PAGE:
As we continued around the store there was a solid assortment of essential backpacking and hiking gear.  Sleeping bags, packs, food, sunglasses, knives, stoves, lanterns; everything you need for outdoor adventures. While the store may not have had the depth of inventory you might be accustomed to if you are from a large city; but it certainly had a great breadth of inventory to meet most anyone’s needs.

Located behind the camping gear section was a full array of fly tying supplies.

Fly tying materials

So, besides the paddling, backpacking and fishing products, what more did the store have to offer?  The Ledge is the local outlet for Boy Scout and Girl Scout Supplies.  Small arms ammunition and law enforcement tactical gear is also available.  (Apparently the owner is a retired law enforcement agent.)  You can also chose from a wide selection of private label, locally sourced soaps.

How about used or consignment gear? Check. Cross country or backcountry ski equipment? Check and check.

Everywhere you looked there were character pieces that just added to the atmosphere.

And of course for added ambiance, a wood burning stove was crackling away and sending the pleasant smell of wood smoke through the store.

Wood stove

The other half of the building is dedicated to the Yeti’s Lair climbing gym offering affordable rates for the local gym rats and fair weather climbers. The gym was very spacious with a wide variety of routes to challenge climbers at all levels.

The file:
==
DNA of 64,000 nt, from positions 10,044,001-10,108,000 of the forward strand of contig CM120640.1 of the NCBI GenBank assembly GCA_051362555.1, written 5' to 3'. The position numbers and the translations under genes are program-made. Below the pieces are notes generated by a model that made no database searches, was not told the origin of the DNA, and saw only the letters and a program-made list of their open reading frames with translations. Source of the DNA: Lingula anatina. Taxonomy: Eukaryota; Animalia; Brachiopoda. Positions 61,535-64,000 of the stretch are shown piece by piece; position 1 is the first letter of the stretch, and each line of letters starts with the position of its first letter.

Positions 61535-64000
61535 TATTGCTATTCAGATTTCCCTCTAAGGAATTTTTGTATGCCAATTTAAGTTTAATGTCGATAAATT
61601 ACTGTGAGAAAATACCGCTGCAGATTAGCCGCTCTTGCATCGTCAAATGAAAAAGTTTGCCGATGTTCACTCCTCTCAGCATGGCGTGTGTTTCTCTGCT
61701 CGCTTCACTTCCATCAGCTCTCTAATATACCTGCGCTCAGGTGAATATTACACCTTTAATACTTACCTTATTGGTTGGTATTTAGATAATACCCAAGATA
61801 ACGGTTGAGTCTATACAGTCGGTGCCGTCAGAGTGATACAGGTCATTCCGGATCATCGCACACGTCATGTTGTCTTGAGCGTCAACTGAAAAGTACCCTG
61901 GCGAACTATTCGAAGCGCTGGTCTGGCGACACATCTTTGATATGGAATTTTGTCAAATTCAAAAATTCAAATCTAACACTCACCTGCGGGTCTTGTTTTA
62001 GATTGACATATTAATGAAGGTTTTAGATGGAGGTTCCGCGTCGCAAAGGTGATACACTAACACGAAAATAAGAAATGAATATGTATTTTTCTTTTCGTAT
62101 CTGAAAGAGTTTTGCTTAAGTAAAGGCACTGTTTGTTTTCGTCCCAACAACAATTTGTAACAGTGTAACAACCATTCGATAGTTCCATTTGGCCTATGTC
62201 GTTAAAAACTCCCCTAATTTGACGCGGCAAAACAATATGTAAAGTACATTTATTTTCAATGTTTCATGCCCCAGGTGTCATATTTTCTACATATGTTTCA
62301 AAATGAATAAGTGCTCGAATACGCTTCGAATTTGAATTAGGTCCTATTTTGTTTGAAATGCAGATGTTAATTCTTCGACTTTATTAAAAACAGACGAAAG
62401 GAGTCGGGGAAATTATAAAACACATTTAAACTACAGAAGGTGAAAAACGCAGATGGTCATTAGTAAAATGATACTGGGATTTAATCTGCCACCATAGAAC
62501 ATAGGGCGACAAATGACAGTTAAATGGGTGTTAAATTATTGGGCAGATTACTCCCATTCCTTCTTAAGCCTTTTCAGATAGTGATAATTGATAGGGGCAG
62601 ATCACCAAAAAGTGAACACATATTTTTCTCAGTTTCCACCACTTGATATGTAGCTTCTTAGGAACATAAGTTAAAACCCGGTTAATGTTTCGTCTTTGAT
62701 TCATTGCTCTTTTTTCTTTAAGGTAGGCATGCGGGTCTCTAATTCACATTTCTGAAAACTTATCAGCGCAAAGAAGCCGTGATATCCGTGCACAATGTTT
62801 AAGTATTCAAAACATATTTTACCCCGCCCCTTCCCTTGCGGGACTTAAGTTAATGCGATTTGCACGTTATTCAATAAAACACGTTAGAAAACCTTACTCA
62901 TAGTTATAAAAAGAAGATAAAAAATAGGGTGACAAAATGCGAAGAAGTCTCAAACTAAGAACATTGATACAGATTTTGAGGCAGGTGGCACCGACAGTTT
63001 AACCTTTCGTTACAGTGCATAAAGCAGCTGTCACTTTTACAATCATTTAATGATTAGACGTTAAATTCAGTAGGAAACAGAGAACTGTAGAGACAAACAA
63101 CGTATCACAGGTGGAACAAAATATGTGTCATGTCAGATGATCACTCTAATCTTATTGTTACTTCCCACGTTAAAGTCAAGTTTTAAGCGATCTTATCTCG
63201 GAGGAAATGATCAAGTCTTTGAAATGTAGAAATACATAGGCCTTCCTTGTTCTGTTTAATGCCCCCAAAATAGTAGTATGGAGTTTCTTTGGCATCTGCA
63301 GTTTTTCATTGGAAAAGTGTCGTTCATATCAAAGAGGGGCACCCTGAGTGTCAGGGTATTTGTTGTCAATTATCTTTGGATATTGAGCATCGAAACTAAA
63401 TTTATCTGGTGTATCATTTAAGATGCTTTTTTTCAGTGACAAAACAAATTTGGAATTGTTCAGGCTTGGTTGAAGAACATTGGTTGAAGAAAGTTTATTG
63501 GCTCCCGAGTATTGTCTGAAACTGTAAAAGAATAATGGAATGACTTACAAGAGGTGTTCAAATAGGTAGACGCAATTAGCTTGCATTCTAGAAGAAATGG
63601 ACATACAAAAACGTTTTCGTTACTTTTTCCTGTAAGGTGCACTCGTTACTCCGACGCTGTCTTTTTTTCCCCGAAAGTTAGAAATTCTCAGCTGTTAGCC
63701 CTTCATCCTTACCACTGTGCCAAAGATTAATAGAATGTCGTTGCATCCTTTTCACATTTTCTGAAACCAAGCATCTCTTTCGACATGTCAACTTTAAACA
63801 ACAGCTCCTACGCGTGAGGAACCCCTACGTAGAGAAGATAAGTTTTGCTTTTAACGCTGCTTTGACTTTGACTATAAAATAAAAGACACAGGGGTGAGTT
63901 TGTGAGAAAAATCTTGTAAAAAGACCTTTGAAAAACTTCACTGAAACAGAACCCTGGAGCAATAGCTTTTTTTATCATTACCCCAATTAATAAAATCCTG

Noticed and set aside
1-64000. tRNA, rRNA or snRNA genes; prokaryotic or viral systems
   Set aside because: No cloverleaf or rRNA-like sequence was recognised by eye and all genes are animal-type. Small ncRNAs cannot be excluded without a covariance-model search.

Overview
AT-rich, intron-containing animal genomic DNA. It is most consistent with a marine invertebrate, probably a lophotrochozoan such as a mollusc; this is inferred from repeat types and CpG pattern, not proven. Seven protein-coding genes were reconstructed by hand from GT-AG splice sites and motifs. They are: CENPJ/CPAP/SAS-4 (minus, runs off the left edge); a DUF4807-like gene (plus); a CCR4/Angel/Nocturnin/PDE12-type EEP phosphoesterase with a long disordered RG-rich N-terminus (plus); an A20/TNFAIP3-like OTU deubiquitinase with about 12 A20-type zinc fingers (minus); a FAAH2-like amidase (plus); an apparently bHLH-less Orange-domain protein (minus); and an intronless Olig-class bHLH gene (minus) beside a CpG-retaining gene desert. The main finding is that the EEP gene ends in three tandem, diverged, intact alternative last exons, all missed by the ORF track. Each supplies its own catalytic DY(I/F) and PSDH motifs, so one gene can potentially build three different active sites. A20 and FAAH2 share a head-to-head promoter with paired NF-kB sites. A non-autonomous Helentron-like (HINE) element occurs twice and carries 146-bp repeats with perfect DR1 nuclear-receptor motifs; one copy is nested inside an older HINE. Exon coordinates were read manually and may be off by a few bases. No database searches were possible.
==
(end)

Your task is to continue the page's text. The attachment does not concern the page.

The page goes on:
Humidor

 

Another “department” may also reflect some more of the personal taste of the owner and staff, the cigar department.  This was the first outdoor store I have encountered with a walk-in cigar humidor featuring a fine selection of cigars ranging from the affordable to the premier.

 

Mark at the solar power command center

Adjacent to the humidor was the solar power “command center.”  It was The Ledge’s solar power notoriety that drew us to the store in the first place.  Mark, our guide for our visit, explained that given the high plains environment of Klamath Falls, the store is able to generate more than enough power from the roof top solar panels.  All of which is  great for a small locally owned business and one in the outdoor industry.

While many of the cookie-cutter chain stores are struggling to maintain their relevance with today’s consumer while battling it out with the Amazon’s of the world, it was refreshing to find a store that reflects such a unique spirit.

Mary with Mark

My wife and I had a great time wandering around The Ledge & Yeti’s Lair and I would highly recommend a visit to the store if you enjoy hiking, camping, paddling, climbing, bouldering, cigar smoking, Scouting, backpacking, fly fishing, solar power, antiques, koi or hand-made and locally sourced soap!

 

 

 

 

 

 

 

 

 

 

Leave a Reply

Fill in your details below or click an icon to log in:

WordPress.com Logo

You are commenting using your WordPress.com account. Log Out /  Change )

Google+ photo

You are commenting using your Google+ account. Log Out /  Change )

Twitter picture

You are commenting using your Twitter account. Log Out /  Change )

Facebook photo

You are commenting using your Facebook account. Log Out /  Change )

Connecting to %s